The Death of Sisyphus
Camus’ appropriation of the myth of Sisyphus is itself a myth. It determines certain conditions for meaning in an atmosphere in which the means of production are always-already at hand. The myth of the myth is that one is able to produce meaning merely by searching it out. The struggle of Sisyphus is the polar opposite of this profound un-struggle in which the event inherits its value. Derrida’s critique of the ends of man in Sartre is incredibly apt here since it is by murdering God that man himself takes on the position of God. Existentialism posits an alternative theology.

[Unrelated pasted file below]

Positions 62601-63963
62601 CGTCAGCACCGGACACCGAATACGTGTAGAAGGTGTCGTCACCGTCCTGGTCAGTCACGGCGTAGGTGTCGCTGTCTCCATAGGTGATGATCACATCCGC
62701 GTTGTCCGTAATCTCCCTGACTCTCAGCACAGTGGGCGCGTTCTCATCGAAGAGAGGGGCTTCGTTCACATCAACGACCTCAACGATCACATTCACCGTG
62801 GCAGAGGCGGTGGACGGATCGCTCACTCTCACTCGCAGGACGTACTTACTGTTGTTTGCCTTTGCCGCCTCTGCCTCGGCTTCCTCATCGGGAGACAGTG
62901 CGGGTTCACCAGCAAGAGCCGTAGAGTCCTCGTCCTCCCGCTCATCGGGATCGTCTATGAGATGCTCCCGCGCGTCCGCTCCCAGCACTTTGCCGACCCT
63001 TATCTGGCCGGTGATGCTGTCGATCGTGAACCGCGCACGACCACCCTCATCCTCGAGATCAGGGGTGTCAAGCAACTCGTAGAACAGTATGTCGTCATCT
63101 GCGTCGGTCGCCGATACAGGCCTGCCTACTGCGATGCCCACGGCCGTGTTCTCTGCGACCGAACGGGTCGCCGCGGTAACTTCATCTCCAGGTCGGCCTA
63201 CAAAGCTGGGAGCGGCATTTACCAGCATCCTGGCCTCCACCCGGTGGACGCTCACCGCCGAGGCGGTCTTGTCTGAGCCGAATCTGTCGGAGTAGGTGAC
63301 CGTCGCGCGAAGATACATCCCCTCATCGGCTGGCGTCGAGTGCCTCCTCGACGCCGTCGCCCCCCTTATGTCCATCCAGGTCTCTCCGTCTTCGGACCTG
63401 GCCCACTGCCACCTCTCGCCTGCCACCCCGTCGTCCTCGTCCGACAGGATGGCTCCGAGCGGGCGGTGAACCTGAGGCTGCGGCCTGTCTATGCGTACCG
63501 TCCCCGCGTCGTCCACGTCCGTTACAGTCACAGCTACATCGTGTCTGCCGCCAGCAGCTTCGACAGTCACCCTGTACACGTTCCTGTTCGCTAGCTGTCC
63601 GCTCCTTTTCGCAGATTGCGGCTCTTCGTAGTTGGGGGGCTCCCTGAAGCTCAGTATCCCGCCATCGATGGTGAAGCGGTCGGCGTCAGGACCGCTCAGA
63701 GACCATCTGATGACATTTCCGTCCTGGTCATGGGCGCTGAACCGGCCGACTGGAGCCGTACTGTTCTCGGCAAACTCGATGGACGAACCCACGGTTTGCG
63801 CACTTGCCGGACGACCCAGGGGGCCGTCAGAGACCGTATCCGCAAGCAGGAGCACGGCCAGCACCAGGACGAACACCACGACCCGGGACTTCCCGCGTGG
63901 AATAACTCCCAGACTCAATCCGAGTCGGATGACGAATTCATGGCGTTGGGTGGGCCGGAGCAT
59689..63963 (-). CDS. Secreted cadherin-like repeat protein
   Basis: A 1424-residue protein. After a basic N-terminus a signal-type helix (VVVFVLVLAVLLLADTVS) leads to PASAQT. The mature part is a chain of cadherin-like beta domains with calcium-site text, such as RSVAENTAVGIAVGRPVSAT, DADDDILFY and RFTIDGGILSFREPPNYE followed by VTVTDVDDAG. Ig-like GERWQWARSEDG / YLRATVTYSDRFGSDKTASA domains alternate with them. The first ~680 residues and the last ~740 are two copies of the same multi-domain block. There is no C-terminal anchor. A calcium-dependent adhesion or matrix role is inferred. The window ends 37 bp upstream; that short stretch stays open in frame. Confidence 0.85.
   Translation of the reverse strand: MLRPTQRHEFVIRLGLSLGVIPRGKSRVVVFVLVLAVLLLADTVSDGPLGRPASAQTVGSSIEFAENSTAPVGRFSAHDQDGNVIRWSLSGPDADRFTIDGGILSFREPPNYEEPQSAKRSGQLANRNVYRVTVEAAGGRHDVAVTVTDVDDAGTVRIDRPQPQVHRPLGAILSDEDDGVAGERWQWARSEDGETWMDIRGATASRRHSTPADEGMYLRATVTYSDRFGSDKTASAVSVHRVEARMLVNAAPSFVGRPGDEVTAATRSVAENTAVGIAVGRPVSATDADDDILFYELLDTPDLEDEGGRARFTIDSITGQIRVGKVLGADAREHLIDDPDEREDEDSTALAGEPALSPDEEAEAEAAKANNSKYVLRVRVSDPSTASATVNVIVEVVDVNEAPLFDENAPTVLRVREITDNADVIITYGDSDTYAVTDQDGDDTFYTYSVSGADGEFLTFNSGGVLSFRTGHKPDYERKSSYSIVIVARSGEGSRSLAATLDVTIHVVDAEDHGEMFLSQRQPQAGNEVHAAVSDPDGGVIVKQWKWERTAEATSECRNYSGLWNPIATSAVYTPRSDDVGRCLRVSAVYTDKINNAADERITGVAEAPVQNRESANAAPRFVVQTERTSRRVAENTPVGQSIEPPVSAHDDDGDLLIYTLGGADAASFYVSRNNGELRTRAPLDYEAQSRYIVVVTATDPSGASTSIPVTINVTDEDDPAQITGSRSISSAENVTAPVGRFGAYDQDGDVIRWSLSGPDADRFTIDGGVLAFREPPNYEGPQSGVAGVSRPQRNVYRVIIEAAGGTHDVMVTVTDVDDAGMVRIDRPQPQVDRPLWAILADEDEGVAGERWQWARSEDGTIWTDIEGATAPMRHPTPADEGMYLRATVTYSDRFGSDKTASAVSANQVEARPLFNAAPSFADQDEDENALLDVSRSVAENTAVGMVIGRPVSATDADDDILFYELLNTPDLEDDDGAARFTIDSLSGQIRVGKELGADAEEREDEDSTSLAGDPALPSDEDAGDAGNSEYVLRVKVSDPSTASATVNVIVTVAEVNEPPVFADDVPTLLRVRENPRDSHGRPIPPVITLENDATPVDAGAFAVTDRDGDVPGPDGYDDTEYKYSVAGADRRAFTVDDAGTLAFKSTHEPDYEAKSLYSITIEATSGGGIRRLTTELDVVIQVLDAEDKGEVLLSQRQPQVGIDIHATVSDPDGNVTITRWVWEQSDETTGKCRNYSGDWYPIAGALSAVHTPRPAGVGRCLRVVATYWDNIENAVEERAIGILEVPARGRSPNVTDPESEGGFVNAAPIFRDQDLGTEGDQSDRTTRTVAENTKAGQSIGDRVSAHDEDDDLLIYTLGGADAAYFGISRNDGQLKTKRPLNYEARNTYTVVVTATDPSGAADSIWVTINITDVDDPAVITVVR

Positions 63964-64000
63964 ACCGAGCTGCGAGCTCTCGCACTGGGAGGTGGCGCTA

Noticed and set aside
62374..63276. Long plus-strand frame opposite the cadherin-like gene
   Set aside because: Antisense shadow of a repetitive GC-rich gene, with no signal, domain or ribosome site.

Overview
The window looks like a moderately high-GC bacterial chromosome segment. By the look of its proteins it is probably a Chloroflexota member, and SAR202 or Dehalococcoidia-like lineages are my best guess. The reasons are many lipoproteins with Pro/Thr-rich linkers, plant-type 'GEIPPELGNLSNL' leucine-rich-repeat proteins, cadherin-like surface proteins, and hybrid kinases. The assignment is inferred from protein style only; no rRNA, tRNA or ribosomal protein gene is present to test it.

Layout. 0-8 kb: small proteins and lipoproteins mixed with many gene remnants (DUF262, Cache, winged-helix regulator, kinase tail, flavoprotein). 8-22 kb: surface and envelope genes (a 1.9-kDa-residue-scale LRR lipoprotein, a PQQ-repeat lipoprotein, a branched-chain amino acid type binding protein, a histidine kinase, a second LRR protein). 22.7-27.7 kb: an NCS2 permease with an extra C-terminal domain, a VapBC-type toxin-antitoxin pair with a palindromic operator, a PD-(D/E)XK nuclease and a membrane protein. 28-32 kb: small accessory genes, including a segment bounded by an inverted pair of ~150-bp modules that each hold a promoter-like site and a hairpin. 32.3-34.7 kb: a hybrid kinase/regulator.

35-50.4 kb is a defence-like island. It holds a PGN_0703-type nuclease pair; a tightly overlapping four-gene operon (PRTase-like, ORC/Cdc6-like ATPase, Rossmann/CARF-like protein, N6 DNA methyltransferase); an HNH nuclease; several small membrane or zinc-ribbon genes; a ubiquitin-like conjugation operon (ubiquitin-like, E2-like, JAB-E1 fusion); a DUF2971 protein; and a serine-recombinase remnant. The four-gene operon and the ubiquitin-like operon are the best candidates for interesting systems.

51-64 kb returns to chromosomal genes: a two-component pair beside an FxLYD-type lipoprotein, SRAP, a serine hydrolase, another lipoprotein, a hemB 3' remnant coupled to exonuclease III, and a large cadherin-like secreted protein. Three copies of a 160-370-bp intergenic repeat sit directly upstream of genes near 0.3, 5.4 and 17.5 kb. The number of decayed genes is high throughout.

It is not “meaning” that man carves out of a meaningless existence, but an endless search for meaning that produces that very meaninglessness. The image of Sisyphus is entirely misleading in this regard. Despite an aversion to hero-worship and all manifestations of iconography, a more adequate myth can be found in King Midas. By desiring gold and only gold, everything becomes gold, thus destroying the very value that was sought after. In Midas’ desperate search for value, everything becomes valueless. It is here that one encounters the true nature of the boulder. It is not merely an obstacle for Sisyphus, an in-itself that represents a given meaning, but the very limits of the for-itself. This asymptotic border between the for-itself and in-itself leads to the only genuine existential position: despair and anxiety. The assumption of any transcendence beyond these categories leads back to the inconsistencies of theological existentialism.